Who is an asylum seeker?
Asylum means protection or safety. Asylum can be given by a government to foreigners who have been forced to leave their own countries for political reasons.
In the UK, an ‘asylum seeker’ is someone who has made a formal application for asylum and is waiting for a decision to be made on their claim. An asylum seeker is someone who is fleeing persecution in their home country, has arrived in another country, made themselves known to the authorities and exercised the legal right to apply to stay in that country.
The Home Office must decide whether or not that person qualifies for protection under the 1951 UN Convention on refugees.
Who is a refugee?
A refugee is:
"a person who is outside his/her country of nationality or habitual residence; has a well-founded fear of persecution because of his/her race, religion, nationality, membership in a particular social group or political opinion; and is unable or unwilling to avail himself/herself of the protection of that country, or to return there, for fear of persecution."
This definition is taken from Article 1 of the 1951 UN Convention Relating to the Status of Refugees, an important legal document that states who qualifies as a refugee, their rights and the legal obligations of states towards those who seek protection.
A refugee is someone whose application for asylum has been successful and has been given permission to live in the UK indefinitely, having proved that they would face persecution if they were to return home.
What is the difference between economic migrants and asylum seekers?
There needs to be made an important distinction between people who choose to travel to other countries for reasons of economic or social benefit and those who are seeking asylum.
Migrants, especially economic migrants, choose to move in order to improve their prospects. In contrast, refugees rarely have a choice to leave their home countries. Refugees and those seeking asylum are forced to move, often at very short notice in order to protect themselves from persecution and the life-threatening conditions of their countries.
Where do refugees and asylum seekers come from?
People come to the UK seeking asylum from many different countries all over the world. There is ongoing conflict and abuse of human rights taking place in many different places that forces people to flee and become refugees.
In the UK, the majority of refugees come from Afghanistan, Columbia, Iraq, Somalia, Sudan, China, Zimbabwe and Congo.
Where refugees and asylum seekers come from is determined by wherever there is conflict, war and persecution taking place at a particular time.
Why do people leave their country and come to the UK?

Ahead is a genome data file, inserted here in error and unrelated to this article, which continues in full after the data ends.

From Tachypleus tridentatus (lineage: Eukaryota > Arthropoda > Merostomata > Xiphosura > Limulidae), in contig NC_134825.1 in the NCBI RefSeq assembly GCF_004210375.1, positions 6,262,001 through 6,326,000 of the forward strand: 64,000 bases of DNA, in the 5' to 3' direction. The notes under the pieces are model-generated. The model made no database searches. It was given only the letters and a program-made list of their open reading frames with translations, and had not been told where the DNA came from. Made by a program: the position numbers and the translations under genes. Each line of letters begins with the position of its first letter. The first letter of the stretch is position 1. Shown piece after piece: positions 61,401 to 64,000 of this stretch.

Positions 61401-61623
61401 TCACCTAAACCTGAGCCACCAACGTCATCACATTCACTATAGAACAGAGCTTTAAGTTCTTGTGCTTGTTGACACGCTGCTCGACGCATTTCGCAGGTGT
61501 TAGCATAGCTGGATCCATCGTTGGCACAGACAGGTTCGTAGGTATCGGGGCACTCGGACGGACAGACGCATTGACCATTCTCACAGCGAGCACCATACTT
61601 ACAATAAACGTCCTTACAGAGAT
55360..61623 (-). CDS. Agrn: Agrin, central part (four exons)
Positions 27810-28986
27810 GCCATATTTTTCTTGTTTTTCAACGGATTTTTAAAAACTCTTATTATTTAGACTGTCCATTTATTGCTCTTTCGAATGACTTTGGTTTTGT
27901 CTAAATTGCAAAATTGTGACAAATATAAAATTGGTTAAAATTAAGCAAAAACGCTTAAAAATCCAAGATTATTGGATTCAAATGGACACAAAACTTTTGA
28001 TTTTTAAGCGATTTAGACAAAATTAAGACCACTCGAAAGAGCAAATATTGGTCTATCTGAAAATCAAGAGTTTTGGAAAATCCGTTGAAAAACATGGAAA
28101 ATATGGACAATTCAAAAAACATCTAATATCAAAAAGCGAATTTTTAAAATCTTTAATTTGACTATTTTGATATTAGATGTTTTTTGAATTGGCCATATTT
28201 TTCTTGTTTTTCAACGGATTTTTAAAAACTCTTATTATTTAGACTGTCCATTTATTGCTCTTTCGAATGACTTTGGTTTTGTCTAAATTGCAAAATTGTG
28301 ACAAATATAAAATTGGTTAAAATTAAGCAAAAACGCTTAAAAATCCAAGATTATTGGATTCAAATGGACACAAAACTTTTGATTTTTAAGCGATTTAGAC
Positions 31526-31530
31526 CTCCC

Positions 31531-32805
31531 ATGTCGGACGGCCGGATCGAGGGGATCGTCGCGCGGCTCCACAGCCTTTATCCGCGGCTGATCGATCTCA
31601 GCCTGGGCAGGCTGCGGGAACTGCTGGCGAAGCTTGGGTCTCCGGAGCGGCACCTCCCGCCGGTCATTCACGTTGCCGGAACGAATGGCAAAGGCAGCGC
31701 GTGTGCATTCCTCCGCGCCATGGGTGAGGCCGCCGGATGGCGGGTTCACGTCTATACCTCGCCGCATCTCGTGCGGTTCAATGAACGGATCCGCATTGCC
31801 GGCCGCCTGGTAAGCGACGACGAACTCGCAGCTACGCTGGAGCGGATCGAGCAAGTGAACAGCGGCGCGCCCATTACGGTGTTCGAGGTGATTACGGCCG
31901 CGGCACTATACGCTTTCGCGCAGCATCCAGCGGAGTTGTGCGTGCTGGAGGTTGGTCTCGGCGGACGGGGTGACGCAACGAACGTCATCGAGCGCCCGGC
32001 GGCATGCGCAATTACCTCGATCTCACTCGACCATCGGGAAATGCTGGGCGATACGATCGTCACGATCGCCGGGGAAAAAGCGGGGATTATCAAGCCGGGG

People flee from their homes and become refugees for a range of different reasons. They leave because they are desperate to find safety and escape from the present danger that exists in their home country. Refugees do not choose to leave their homes and families. They have no choice but to leave if they are to escape torture, war, persecution and other violations of human rights that are happening in the places that they live.
Asylum seekers travel to other countries in order to seek protection from violence and persecution. Rather than a choice, it is a necessary move if they are to survive.
Women and children are especially vulnerable to the conditions of countries where there is continued conflict. Many female refugees are seeking escape from rape and sexual violence. There are frequent abductions of children and women in many countries. Young children are forced to fight in wars, often as young as aged seven. In refugee camps and war-torn countries, living conditions can be extremely poor, endangering the lives of those who remain there.
The main countries that people flee to the UK from have a history of human rights violation. According to statistics taken from United Nations High Commissioner for Refugees:
- The UK is home to only a small fraction of the world’s refugees, less than 3% of a total 19.8 million displaced people.
- At the end of 2004, the UK was 11th in the league table of European countries for the number of asylum applications per head of population, less than countries like Cyprus and Luxembourg.
- The majority of refugees travel to neighbouring countries and seek asylum there rather than travelling further. This is called being ‘internally displaced’. As a result of this, most refugees are seeking asylum in developing countries.
What happens to an asylum seeker when they come to the UK?
Refugees must be granted refugee status by the UK Government before they are allowed to settle and start a new life in this country. Before this occurs they are known as an asylum seeker and are required to follow certain rules and regulations. The current asylum system is complex and the process of getting refugee status lengthy and often confusing.
Read about the Journey of the Asylum Seeker.